Mixing State and Compositional Effects on CCN Activity and Droplet Growth Kinetics of Size-Resolved CCN in an Urban Environment
LUZ TERESA PADRO (1), Richard H. Moore (1), Xialou Zhang (1), Neeraj Rastogi (1,2), Jessie Creamean (3), Lindsay Hatch (3), Andrew Ault (3), Kimberly A. Prather (3), Rodney J. Weber (1), and Athanasios Nenes (1)
(1) Georgia Institute of Technology, (2) University of Toronto, (3) University of California San Diego
Abstract Number: 748
Preference: Platform Presentation
Last modified: May 14, 2010
Working Group: Aerosol Chemistry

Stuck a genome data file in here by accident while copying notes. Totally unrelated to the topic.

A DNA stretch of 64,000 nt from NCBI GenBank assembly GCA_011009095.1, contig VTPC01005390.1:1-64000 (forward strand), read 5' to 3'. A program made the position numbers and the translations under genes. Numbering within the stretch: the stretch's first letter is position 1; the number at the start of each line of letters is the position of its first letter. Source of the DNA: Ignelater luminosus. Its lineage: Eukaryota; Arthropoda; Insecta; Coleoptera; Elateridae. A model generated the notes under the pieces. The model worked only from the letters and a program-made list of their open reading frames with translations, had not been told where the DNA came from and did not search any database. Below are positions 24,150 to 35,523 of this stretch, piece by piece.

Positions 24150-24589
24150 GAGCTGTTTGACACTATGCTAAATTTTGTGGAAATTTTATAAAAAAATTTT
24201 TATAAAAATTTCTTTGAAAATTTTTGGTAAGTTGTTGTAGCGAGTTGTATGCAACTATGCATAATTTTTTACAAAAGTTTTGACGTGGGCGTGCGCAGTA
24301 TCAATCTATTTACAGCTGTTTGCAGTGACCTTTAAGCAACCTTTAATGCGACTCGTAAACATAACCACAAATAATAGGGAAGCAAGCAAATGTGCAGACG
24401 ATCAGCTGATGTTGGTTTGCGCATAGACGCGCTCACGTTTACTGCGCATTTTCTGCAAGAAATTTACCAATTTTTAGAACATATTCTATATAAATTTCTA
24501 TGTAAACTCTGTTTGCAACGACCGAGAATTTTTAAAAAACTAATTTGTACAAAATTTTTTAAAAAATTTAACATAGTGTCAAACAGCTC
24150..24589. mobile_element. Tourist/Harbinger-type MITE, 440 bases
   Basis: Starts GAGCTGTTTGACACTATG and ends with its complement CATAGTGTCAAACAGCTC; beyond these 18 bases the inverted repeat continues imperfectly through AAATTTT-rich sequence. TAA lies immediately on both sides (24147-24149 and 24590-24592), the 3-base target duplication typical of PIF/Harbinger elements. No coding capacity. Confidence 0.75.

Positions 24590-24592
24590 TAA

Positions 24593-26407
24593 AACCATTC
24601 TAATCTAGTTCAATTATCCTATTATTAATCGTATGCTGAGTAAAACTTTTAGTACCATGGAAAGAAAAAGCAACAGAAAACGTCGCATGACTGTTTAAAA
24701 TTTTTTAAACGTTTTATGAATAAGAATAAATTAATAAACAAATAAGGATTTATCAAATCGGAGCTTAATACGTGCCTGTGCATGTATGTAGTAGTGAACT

The effect of aerosol composition (especially from organic species) on the cloud droplet formation process is highly variable and is currently the largest source of uncertainty in aerosol-cloud-climate interaction studies. These uncertainties can be largely constrained by in-situ size-resolved Cloud Condensation Nuclei (CCN) measurements of atmospheric aerosols. We present a complete characterization of aerosols and CCN sampled during the 2008 AMIGAS campaign which took place in Atlanta, GA. The city of Atlanta offers a unique environment were the interactions between biogenic and anthropogenic emissions contribute to the formation and transformation of particulate matter. CCN concentrations were measured using the Streamwise Thermal Gradient CCN Chamber (STGC1), size distributions from a Scanning Mobility Particle Sizer, and chemical composition from two Particle-Into-Liquid-Samplers, one coupled to an ion chromatograph and the other to a Total Organic Carbon Analyzer, and an Aerosol Time-of-Flight Mass Spectrometer (ATOFMS). Size-resolved CCN data was collected using the Scanning Mobility CCN Analysis (SMCA2) method, where the monodisperse ambient aerosol from a Differential Mobility Analyzer (operated in scanning mode) is concurrently introduced into a STGC and a Condensation Particle Counter. Inversion of the concentration timeseries from both instruments yields the activation ratio (i.e., fraction of particles that become CCN) and size of activated droplets, as a function of dry mobility diameter and supersaturation. The daily trend of the CCN activity and droplet growth kinetic of the size-resolved CCN are presented and compared to chemical composition measurements. Furthermore, the measured ATOFMS mixing state is compared to the CCN mixing state derived from our measurements. Inferences about the impact of photochemistry and mixing on CCN activity, hygroscopic water uptake, and droplet growth kinetics are carried out. Finally we quantify the predictive uncertainty associated with simplifying compositional assumptions (e.g., size-invariant composition, organic insoluble/soluble with constant hygroscopicity) when used to predict CCN concentrations.